Harvesting & Storing Herbs & Spices
Cooking without spices would make life boring, indeed. Spices and herbs, in the hands of the artful cook, can make a dull dish scrumptious – but understanding how to harvest and store spices and herbs is vital.
In fact, every cook should understand the basics of storing and using these important ingredients.
Here’s what you need to know.
Using and Storing Fresh Herbs & Spices
In cooking, fresh is always best. However, sometimes fresh herbs and spices aren’t truly as good in quality as dried. For example, if fresh bay leaves have been sitting around in a warehouse or grocery store for a while, they may not offer flavor as good as bay leaves that were cut and promptly dried and packaged.
Therefore, your best bet for using fresh herbs and spices is to either buy them at a farmer’s market or – better yet – grow them yourself. Since herbs are among the easiest plants to grow, the latter is fortunately easy.
Do be aware, however, that recipes calling for dried herbs require more fresh herb than the called for. For example, if the recipe calls for a teaspoon of dried oregano, use about tablespoon of fresh oregano.
Still, any time you’re cooking, you should use taste as your guide. The flavor of dried herbs varies wildly, not just according to original quality, but according to how long they’ve been sitting around.
Using and Storing Whole Dried Spices
Whole dried herbs and spices last longer than either fresh herbs or ground spices. Like fresh herbs, whole dried herbs and spices can be cut, torn, crushed, or ground as needed. A mortar and pestle – or even a coffee grinder – can easily do this job.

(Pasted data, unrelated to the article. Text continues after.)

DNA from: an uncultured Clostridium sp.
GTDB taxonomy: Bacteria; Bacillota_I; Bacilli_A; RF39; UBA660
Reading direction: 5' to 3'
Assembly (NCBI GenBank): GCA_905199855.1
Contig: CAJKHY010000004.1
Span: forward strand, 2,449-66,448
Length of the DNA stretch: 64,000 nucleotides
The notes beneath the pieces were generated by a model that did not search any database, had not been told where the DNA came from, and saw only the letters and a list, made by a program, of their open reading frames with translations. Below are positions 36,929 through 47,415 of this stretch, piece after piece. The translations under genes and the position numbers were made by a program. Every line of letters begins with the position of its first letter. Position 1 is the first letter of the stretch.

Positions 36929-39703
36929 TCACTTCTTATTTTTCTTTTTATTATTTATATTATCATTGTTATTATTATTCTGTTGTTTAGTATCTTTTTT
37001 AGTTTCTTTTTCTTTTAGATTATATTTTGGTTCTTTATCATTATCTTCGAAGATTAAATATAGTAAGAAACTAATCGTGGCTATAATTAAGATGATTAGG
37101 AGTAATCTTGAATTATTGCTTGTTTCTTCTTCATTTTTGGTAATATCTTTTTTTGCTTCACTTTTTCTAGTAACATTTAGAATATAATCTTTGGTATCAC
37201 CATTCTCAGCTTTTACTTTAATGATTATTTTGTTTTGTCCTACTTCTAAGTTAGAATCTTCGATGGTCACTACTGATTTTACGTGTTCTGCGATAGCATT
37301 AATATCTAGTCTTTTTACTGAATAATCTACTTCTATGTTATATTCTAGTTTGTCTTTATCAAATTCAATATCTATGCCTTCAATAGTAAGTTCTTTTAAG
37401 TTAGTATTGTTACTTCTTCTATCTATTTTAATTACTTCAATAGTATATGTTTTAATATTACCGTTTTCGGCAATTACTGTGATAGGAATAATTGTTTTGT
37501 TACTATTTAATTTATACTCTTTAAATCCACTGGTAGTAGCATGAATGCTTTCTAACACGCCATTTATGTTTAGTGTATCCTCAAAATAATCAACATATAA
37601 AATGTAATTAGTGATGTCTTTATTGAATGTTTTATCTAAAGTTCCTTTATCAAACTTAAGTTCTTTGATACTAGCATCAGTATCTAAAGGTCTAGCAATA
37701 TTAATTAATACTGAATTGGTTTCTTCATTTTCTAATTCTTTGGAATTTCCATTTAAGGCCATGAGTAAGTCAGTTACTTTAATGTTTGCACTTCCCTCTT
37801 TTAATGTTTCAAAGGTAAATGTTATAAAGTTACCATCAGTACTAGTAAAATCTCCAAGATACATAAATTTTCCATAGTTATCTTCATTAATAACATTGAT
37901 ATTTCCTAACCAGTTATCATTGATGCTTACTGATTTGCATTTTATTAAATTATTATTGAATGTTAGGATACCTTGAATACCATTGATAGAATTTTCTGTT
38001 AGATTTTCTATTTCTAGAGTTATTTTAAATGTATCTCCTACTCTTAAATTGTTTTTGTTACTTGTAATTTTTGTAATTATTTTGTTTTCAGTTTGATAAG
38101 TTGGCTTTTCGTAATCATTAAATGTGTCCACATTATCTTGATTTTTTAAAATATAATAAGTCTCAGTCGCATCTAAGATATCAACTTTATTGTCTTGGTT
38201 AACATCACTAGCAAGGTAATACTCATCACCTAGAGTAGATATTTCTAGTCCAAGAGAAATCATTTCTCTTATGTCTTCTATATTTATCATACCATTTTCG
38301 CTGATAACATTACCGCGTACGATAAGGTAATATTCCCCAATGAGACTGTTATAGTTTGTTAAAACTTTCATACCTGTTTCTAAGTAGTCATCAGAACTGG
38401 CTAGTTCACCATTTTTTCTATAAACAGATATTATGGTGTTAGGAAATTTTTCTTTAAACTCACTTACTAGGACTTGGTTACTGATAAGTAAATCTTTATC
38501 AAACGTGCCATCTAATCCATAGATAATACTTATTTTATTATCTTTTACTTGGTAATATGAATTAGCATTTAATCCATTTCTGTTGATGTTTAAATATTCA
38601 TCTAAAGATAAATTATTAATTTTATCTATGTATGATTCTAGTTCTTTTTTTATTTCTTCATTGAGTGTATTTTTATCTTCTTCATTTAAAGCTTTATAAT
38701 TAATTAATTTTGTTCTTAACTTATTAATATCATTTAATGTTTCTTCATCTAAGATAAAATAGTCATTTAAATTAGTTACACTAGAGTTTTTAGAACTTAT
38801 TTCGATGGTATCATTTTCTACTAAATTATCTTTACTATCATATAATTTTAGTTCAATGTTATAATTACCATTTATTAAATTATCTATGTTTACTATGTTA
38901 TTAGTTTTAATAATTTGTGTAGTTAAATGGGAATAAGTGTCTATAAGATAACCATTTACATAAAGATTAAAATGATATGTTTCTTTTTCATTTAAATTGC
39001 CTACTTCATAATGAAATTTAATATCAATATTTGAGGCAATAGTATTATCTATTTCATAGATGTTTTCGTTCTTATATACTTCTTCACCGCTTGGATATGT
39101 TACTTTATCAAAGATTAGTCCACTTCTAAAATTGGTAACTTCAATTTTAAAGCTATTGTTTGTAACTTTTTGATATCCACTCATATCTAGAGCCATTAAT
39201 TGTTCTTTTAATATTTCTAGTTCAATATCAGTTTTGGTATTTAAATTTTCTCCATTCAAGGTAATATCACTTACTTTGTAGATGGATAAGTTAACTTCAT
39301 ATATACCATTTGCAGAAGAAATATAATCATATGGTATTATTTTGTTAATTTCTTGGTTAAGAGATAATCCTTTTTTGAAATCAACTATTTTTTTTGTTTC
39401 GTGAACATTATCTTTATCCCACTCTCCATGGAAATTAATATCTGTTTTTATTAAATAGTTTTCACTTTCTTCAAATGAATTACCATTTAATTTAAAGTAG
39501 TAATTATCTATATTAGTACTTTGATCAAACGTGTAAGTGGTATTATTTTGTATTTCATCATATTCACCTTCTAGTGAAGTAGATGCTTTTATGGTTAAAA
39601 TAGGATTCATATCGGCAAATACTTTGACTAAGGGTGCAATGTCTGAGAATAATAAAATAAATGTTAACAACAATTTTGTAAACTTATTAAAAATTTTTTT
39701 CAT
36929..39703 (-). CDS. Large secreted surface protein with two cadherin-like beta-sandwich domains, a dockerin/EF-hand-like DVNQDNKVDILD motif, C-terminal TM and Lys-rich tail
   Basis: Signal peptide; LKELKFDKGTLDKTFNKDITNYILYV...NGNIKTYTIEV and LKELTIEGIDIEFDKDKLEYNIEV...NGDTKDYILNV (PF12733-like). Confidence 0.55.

Without too much effort, you can dry many herbs yourself by hanging them upside down (by their stems) in a dark place like a closet. Some cooks I know dry herbs in the microwave: just place them on a few layers of paper towels and heat for about 3 minutes on low heat. You can also use a food dehydrator to dry herbs.
For best results, pick herbs in the morning, and select those that have just produced new leaves.
Storing Ground Spices
Brand quality is important with dried spices; ideally, the herbs and spices were prepared when the plants were at their peak, then processed quickly and packaged in air-tight containers.
For the longest storage, manufacturer packaging shouldn’t be opened; once a spice container is opened, its contents should be used within a year, maximum.
To help prolong the life of ground spices, try putting them in Rubbermaid-type containers inside the refrigerator. Even these containers, however, will introduce air to the spices, which in turn makes them loose their flavor more quickly. To help prevent this, put the lid in place, then lift just a corner of the lid. You should hear the sound of air escaping.
Promptly close the lid again and repeat a few times. If you prefer, you can place herbs and spices in Ziplock bags; seal all but one corner of the bag, then press out the excess air finish sealing. To prevent a mess of Ziplock bags in your refrigerator, try storing the bags in marked Rubbermaid-style containers.
Other ways to prolong the life of dried spices include keeping them away from heat, humidity, and moisture; storing in a dark area; and storing in the freezer.
Whole herbs and spices will last for up to three years in the freezer, while ground spices are good for up to six months.
It bears repeating that scent and taste should be your guide when using spices.
However, you can generally expect whole dried spices to last between two to five years, dehydrated herbs to last around six months, and ground spices to last between six months to two years.
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